At most, stars just want to do 14 weeks on Broadway in a high-profile, high-ticket burst of charismatic marketing, then head back to their real jobs in Hollywood.
It was not always so. As veteran Broadway producer Elizabeth McCann remembers, “Touring was the way of life. Helen Hayes and Katharine Cornell would play in New York for a season and tour for a season. That was the way it operated.” Sarah Bernhardt did nine American tours from 1880 until 1918.
Decades before plays were taped for limited showings in movie houses, people across the country learned to love theater by seeing its royalty – the originals, not second casts – in the flesh in their own cities. McCann isn’t sure exactly when and why the road died for plays, though she agrees the years and years of Carol Channing trouping the land with “Hello, Dolly!” are long gone.
Ah, but it appears that nobody told Lansbury. “I think I didn’t realize that people don’t tour,” she told me in a recent phone interview, probably at least half joking. “But they don’t, you’re absolutely right. And, in some respects, I’m kind of asking myself, ‘Why’? I enjoy going somewhere else … setting the place on fire for a few weeks.”
She understates. After all, last year, she and James Earl Jones did a four-city Australian tour of “Driving Miss Daisy.” That came immediately after she played an irresistible gorgon of a backroom powerhouse on Broadway (with Jones) in “The Best Man” in 2012 and immediately before she brought “Blithe Spirit” to London last spring – her first appearance there in 40 years.
“Dammit,” she said, sounding not a bit like a Dame anointed by Queen Elizabeth in December, “if you still have the guts to get out there … why not?”
In “Blithe Spirit” on Broadway, I remember marveling at her Madame Arcati, the dotty spiritual medium in Coward’s sophisticated 1941 drawing-room comic-fantasy. She appeared to be channeling the lighthearted shrewdness of her iconic Jessica Fletcher from her 12 years in “Murder, She Wrote,” and the impeccably wild comic timing of her Mrs. Lovett from “Sweeney Todd,” the diabolical baker of human meat pies she originated (and for which she won her fourth Tony) in 1979.
Even she admits the response in London was “quite extraordinary. I was like a rock star. The young people, thank God, knew me from ‘Beauty and the Beast’ and “Bedknobs and Broomsticks.’ People knew me from those movies and from ‘Murder, She Wrote,’ which is shown in the morning and in the evening in England. People in Europe and the Far East know ‘Murder, She Wrote.’ I am very famous in far-flung places.”
She is amused and pleased by how many “illustrious people love that show,” she says about the series in which she played a mystery writer and master sleuth, pleasantly resolving grisly slaughters against particularly jaunty theme music. “There’s something good about it,” she acknowledges at a distance. “It’s one of the most calming, feel-good shows.”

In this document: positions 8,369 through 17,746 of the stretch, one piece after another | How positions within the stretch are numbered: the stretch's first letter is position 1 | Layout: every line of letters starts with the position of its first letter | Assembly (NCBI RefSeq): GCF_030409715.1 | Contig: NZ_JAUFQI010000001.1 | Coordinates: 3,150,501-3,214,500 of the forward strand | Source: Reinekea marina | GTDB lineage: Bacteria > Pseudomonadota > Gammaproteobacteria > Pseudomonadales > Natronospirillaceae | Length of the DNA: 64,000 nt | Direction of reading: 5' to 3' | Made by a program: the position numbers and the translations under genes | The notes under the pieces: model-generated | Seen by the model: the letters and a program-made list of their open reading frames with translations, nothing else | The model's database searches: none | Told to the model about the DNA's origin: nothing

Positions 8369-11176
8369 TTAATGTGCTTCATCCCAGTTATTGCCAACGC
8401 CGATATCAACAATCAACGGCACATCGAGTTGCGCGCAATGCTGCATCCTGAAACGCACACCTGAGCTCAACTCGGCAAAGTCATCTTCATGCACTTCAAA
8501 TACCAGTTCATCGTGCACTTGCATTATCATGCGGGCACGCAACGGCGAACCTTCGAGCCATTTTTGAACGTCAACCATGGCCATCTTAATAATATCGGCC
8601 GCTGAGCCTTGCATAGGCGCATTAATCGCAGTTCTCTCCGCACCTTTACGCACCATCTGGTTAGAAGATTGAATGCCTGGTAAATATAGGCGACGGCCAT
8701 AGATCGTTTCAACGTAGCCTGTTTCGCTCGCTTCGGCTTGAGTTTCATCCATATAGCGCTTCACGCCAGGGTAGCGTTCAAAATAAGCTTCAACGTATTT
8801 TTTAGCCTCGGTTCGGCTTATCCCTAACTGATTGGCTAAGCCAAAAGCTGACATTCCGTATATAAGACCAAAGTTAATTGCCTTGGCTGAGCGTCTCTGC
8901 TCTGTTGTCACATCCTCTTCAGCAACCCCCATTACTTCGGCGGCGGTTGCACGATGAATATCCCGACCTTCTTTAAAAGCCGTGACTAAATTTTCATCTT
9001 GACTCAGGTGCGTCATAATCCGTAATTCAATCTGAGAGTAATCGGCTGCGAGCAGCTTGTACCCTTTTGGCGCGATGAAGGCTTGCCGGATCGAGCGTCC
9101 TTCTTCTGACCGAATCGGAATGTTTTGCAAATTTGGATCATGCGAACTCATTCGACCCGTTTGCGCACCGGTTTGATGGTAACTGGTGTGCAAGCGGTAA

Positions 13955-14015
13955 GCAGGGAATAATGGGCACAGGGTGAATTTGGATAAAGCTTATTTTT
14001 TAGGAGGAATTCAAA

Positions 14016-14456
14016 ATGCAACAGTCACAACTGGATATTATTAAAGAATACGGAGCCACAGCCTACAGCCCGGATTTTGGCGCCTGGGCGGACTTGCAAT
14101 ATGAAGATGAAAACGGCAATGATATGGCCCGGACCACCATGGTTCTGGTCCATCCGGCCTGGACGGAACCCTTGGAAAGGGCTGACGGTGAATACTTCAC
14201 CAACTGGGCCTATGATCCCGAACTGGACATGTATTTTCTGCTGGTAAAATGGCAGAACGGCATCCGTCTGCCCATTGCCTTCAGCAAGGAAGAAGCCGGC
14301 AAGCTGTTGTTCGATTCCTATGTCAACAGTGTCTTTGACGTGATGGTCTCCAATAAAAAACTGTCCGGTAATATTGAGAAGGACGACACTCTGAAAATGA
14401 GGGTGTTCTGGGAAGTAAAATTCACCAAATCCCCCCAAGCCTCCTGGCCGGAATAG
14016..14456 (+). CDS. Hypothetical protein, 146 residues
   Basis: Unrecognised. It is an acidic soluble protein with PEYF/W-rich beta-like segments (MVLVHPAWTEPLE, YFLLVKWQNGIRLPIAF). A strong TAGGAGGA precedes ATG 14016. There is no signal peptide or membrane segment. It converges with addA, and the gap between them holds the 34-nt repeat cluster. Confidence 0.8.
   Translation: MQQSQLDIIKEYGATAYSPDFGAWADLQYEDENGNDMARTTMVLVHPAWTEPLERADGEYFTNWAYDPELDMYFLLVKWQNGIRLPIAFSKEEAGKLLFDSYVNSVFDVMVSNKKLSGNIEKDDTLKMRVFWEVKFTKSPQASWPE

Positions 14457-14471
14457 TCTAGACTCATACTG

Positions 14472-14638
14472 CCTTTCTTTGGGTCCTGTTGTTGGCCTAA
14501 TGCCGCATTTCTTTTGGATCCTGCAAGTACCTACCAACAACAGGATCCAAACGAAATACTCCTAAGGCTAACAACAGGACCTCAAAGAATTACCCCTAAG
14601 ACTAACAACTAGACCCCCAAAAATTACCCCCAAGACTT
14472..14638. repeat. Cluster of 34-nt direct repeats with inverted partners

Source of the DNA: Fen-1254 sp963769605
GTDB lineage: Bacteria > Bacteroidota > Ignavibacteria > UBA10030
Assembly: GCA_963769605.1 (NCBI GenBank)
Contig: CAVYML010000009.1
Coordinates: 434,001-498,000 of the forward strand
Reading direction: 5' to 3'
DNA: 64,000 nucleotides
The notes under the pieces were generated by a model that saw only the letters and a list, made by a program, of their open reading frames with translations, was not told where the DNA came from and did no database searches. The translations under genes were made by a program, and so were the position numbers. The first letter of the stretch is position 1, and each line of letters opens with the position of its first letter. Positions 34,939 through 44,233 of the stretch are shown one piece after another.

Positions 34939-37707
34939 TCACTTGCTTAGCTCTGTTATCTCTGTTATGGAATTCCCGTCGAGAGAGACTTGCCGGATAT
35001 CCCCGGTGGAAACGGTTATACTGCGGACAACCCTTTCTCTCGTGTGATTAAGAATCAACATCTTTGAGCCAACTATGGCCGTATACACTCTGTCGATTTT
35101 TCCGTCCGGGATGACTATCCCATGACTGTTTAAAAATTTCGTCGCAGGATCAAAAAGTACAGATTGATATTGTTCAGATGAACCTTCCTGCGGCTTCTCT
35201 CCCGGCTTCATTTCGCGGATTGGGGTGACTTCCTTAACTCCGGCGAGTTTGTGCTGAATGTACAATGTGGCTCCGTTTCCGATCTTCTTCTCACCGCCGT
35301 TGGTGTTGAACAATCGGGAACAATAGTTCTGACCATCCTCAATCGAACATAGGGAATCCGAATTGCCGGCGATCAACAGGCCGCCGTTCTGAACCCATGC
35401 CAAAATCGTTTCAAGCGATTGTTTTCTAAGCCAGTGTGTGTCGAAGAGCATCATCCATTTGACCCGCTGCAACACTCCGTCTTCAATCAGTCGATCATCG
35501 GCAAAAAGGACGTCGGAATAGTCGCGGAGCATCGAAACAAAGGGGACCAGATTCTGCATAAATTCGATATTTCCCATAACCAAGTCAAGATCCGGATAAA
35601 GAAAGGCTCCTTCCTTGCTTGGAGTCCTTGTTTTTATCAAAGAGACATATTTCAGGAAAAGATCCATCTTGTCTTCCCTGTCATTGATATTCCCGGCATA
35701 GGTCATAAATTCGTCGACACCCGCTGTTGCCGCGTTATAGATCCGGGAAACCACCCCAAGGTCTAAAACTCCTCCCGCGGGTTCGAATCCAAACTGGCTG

That can’t happen in theater. She unflappably calls this a “very manageable tour. First, I’ll be in Los Angeles, where I live, so I can drive to the theater or have somebody drive me. Then we do two weeks in San Francisco. That’s a pretty damn nice place to visit, isn’t it? Toronto is a special kind of town. … I did my first ‘Gypsy’ there.” That was before she brought the show to Broadway, where she won her third Tony. Then “Blithe Spirit” goes to Washington, D.C., where she performs in the same National Theatre where she made her first pre-Broadway stage debut nearly 58 years ago to the day.
Jeffrey Richards, a lead producer of the play on Broadway and on the tour, says simply, “She wanted to do it, and we wanted to do it.” More seriously, he continues, “There are these people for whom the stage is sacrosanct.”
He and Lansbury have been planning a Broadway revival of “The Chalk Garden,” Enid Bagnold’s 1955 drama. “It’s very hard to turn down a great role,” she says, “And every role I’ve done seems to have had something wonderfully interesting.” There was a time, shortly after she ended her Jessica Fletcher years, when theatergoers worried that every Lansbury performance would be their last time to see her. When I told her that she faked them out, she laughed and adorably defended herself, “But I didn’t mean to do it.
“I am an elderly woman who still acts like she is 35 and feels that way most of the time, except in the late afternoon.”